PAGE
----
Isn’t Faith Irrational?
Certainly, blind faith (faith without evidence) is an irrational leap in the dark, but Christian faith has always been evidence based, at least, according to its authoritative Scriptures (the Bible). Jesus himself said: “Believe me when I say that I am in the Father and the Father is in me; or at least believe on the evidence of the works themselves.” (John 14:11)
Moreover, the New Testament letter of 1 John begins with the words: “That which was from the beginning, which we have heard, which we have seen with our eyes, which we have looked at and our hands have touched – this we proclaim concerning the Word of life.” (1 John 1:1) Unlike the claims of other religions, the events of the New Testament were not done in a corner (Acts 26:26) but publicly, leaving a trail of historical evidence in their wake.
On the question of rational coherence, Christian theism delivers in spades, wielding a rich philosophical tradition, which laid the very the foundation of Western thought. While some faiths could certainly be thought of as irrational, Christian theology is anything but; and its influence on modern Western culture (which prizes rational coherence) testifies to its rationality.
When atheists describe faith as irrational, they usually mean something like, not scientific or empirical. But for the claim of ‘not scientific’ to stick, one has to confuse the regularity of nature (methodological naturalism) with the claims of materialism (philosophical naturalism). All that one needs for science is the assumption of the regularity of nature (that experiments can be replicated), which historically, came out of Christian theology (that God is the God of order, not disorder).
For the claim that Christianity is ‘not empirical’ or ‘without evidence’, one has to change the definition of evidence to be evidence that supports philosophical naturalism. Otherwise, the scientific evidence for the origin of the universe, the scientific evidence for the fine-tuning of the universe, and the scientific fact that life came from non-life, the sociological evidence for the ubiquitous pursuit of objective morality, and the historical evidence for the person and work of Jesus; are all well explained by theism, but need to be explained away by atheism.
For example, on the scientific evidence for the origin of the universe, the strongest atheist explanation appears to be Lawrence Krauss’ book, A Universe from Nothing, which includes a chapter entitled Nothing Is Something (chapter 9). Philosophically, you simply can’t pull everything out of nothing for no reason whatsoever. For this reason William Lane Craig describes Krauss’ argument as “Worse than magic, [because] when the magician pulls a rabbit out of the hat, at least you’ve got the magician.”
As another example, on the scientific evidence for the fine-tuning of the universe, atheists typically argue for a specific kind of multi-verse in which the universal constants span all possible ranges, in order to avoid the conclusion that the universal constants are fine-tuned for life. But as the philosopher Richard Swinburne notes, “To postulate a trillion trillion other universes, rather than one God in order to explain the orderliness of our universe, seems the height of irrationality.” (Richard Swinburne, Is There a God?, 68)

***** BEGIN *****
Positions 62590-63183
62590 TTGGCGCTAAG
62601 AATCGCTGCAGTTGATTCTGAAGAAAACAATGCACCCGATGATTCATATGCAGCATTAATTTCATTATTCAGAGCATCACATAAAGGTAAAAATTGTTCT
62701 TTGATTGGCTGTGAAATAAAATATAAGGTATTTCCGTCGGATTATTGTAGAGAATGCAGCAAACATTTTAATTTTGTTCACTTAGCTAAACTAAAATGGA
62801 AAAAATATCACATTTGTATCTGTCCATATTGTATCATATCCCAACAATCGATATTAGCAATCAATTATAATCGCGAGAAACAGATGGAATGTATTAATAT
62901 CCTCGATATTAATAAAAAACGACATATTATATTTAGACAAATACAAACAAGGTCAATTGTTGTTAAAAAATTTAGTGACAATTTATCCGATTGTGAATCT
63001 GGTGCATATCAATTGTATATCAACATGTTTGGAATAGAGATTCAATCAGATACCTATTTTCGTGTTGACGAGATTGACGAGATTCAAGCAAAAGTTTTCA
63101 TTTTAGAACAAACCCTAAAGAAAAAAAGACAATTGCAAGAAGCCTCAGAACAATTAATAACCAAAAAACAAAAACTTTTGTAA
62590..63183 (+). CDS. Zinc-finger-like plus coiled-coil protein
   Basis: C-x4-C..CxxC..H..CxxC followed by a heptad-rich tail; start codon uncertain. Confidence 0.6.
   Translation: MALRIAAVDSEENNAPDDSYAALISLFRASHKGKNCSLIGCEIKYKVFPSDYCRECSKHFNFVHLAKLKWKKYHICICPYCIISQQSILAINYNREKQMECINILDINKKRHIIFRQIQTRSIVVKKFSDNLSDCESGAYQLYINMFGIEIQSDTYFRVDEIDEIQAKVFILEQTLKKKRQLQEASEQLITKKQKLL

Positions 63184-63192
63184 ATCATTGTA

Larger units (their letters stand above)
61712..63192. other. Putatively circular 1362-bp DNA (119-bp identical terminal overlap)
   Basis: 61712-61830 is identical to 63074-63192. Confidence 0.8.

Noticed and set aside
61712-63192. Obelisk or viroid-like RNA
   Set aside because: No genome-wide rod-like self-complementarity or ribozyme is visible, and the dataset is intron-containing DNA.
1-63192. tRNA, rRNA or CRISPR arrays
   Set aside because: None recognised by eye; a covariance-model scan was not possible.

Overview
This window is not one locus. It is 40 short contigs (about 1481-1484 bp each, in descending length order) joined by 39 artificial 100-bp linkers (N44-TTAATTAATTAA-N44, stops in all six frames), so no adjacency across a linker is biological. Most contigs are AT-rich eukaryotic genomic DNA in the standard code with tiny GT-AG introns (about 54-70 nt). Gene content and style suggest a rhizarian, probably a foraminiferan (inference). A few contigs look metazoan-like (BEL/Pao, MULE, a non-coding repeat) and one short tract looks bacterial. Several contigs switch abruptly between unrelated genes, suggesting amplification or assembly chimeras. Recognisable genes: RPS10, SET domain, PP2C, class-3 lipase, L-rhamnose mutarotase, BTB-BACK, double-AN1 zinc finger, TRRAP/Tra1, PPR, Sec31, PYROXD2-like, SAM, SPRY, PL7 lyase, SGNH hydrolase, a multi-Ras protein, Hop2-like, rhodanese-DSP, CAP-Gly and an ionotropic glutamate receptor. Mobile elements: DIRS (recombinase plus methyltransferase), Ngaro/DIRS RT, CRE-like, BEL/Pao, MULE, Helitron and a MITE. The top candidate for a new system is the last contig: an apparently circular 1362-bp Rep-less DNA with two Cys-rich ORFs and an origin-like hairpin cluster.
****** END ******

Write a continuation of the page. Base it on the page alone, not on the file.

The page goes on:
This isn’t to say that all atheists are irrational. Far from it (especially is one is a moral relativist). But it is to say that Christian theism is rational (regardless of how irrational some Christians might be), and that anyone who thinks that Christianity is inherently irrational, hasn’t understood Christianity. Indeed, Christianity’s second greatest commandment includes the imperative to love the Lord your God with all your mind (Matthew 22:37). Anyone who thinks Christians turn off their mind when they think about God, has misunderstood Christianity (and misunderstood what it is to think).
There’s no doubt that people, especially in the west, are becoming more scientific, and less superstitious. But this doesn’t equate to people becoming more atheistic, or less religious. In fact, when people lose their religion, but maintain a recognition of the ‘spiritual’, they’re often more likely to believe in ‘spiritual’ guides, palm readers, horoscopes and other superstitions. Between 2005 and 2007, Baylor University conducted three separate studies, involving a total sample size of over 4,000 people, on various correlations with religious belief, including belief in the occult and paranormal. One of their conclusions is as follows:
“The findings are clear and strong. Traditional Christian religion greatly decreases credulity, as measured by beliefs in the occult and paranormal. In contrast, education has hardly any effect. Those who identify themselves with various forms of traditional Christianity are far less likely to believe in the occult and paranormal than are other Americans. For example, of those who regard themselves as Evangelicals, 14 percent scored high, compared with 30 percent of those who reject this label... Clearly, then, those who lump all sorts of religious and paranormal beliefs into one package labelled “superstitions” are as wrong as those who see no difference between Christian and New Age bookstores. Whatever one may wish to say about the non-empirical character of such beliefs, they are not all cut from the same cloth. Rather, it seems that the choice is either to believe in the Bible or in Bigfoot. Moreover, for those concerned about shielding young people from the prevalent occult and paranormal beliefs in our society, the more certain “solution” seems not to be to send them to college, but to a conservative Sunday school.” (Rodney Stark, What Americans Really Believe, 130-131)